16 December 2008
In a preliminary report, released today on behalf of the World Meteorological Organization (WMO), the global mean temperature for 2008 is 14.3 °C, making it the tenth warmest year on a record that dates back to 1850.
Climate scientists at the Met Office Hadley Centre and the Climatic Research Unit (CRU) at University of East Anglia maintain the global climate record for the WMO. They say this figure is slightly down on earlier years this century partly because of the La Niña that developed in the Pacific Ocean during 2007.
La Niña events typically coincide with cooler global temperatures, and 2008 is slightly cooler than the norm under current climate conditions. Professor Phil Jones at the CRU said: "The most important component of year-to-year variability in global average temperatures is the phase and amplitude of equatorial sea-surface temperatures in the Pacific that lead to La Niña and El Niño events".
The ten warmest years on record have occurred since 1997. Global temperatures for 2000-2008 now stand almost 0.2 °C warmer than the average for the decade 1990–1999.
Dr Peter Stott of the Met Office says our actions are making the difference: "Human influence, particularly emission of greenhouse gases, has greatly increased the chance of having such warm years. Comparing observations with the expected response to man-made and natural drivers of climate change it is shown that global temperature is now over 0.7 °C warmer than if humans were not altering the climate."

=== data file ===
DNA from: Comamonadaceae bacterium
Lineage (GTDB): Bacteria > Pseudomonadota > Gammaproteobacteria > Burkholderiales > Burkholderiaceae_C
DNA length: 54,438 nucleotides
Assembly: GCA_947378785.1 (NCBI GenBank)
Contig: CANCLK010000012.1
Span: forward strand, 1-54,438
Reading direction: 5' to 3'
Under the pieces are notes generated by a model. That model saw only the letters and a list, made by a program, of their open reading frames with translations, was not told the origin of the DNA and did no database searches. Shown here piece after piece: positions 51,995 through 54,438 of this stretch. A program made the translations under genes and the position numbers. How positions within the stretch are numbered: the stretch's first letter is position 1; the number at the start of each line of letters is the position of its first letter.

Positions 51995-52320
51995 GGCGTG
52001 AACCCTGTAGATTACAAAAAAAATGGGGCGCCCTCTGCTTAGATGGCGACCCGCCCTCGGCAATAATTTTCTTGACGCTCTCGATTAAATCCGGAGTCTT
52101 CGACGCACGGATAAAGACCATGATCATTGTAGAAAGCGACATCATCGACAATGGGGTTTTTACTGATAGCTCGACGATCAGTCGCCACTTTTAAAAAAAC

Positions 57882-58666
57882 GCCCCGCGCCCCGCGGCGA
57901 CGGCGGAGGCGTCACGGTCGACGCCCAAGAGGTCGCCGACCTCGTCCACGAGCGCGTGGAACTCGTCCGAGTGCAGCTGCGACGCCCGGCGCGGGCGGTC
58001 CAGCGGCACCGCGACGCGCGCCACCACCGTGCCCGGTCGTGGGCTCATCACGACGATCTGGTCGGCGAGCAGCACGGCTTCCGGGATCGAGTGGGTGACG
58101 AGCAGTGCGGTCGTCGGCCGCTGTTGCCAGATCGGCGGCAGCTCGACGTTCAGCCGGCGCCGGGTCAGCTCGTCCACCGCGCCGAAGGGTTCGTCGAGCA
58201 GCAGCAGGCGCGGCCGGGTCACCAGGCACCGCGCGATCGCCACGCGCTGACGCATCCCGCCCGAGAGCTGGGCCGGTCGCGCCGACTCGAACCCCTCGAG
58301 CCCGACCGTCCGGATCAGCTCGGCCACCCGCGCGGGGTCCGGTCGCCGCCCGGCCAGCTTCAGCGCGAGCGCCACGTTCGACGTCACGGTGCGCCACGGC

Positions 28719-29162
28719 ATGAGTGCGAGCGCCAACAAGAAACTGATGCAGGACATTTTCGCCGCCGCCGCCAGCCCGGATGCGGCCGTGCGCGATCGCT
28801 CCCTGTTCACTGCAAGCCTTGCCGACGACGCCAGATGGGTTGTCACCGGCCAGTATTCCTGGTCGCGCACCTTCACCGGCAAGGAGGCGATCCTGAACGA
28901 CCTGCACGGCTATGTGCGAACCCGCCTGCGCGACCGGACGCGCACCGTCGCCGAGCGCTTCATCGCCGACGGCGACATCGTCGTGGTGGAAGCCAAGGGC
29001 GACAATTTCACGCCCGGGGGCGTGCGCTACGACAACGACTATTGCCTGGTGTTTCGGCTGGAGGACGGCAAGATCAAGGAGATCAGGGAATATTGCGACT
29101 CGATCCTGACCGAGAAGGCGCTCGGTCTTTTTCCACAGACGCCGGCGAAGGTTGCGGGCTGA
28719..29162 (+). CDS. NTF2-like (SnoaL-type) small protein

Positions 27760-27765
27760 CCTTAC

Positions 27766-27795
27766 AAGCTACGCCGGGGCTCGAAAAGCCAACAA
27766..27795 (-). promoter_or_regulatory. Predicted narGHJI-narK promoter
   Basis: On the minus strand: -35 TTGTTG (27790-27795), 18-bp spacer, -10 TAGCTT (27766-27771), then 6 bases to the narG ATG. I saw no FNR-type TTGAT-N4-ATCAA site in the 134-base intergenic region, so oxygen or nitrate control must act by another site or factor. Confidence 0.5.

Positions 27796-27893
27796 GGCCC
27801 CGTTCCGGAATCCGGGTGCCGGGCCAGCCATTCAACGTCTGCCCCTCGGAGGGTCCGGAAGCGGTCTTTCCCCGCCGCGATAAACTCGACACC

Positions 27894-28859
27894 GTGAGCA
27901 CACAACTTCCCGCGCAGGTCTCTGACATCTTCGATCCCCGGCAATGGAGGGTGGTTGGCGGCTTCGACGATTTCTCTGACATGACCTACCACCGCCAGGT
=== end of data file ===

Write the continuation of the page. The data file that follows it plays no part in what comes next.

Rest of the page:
Calculating the changing risk attributable to human influence is part of an ongoing collaboration between the Met Office Hadley Centre and the University of Oxford. Commenting on the dramatically increased odds of such warm years because of human induced climate change, Dr Myles Allen from Oxford University said: "Globally this year would have been considered warm, even as recently as the 1970s or 1980s, but a scorcher for our Victorian ancestors."
Beneath the underlying warming, temperature continues to fluctuate from year to year as a result of natural variations. Stott added: "As a result of climate change, what would once have been an exceptionally unusual year has now become quite normal. Without human influence on climate change we would be more than 50 times less likely of seeing a year as warm as 2008."
The Met Office Hadley Centre is the UK's foremost centre for climate change research. Partly funded by Defra (the Department for Environment, Food and Rural Affairs), the newly-established Dept of Energy and Climate Change and the Ministry of Defence it provides information to and advice to the UK Government on climate change issues.
The Met Office Hadley Centre and the Climatic Research Unit of the University of East Anglia maintain the global temperature record – HadCRUT3 – on behalf of WMO.
Globally, temperature was 0.31 °C above the 1961-90 average. In the northern hemisphere the mean temperature was 0.51 °C above average (8th warmest on record) and in the southern hemisphere it was 0.11 °C above average (20th warmest).
Dr Peter Stott is head of climate monitoring and attribution at the Met Office Hadley Centre; Professor Phil Jones is head of the Climatic Research Unit at University of East Anglia; Dr Myles Allen is head of Climate Dynamics at Oxford University.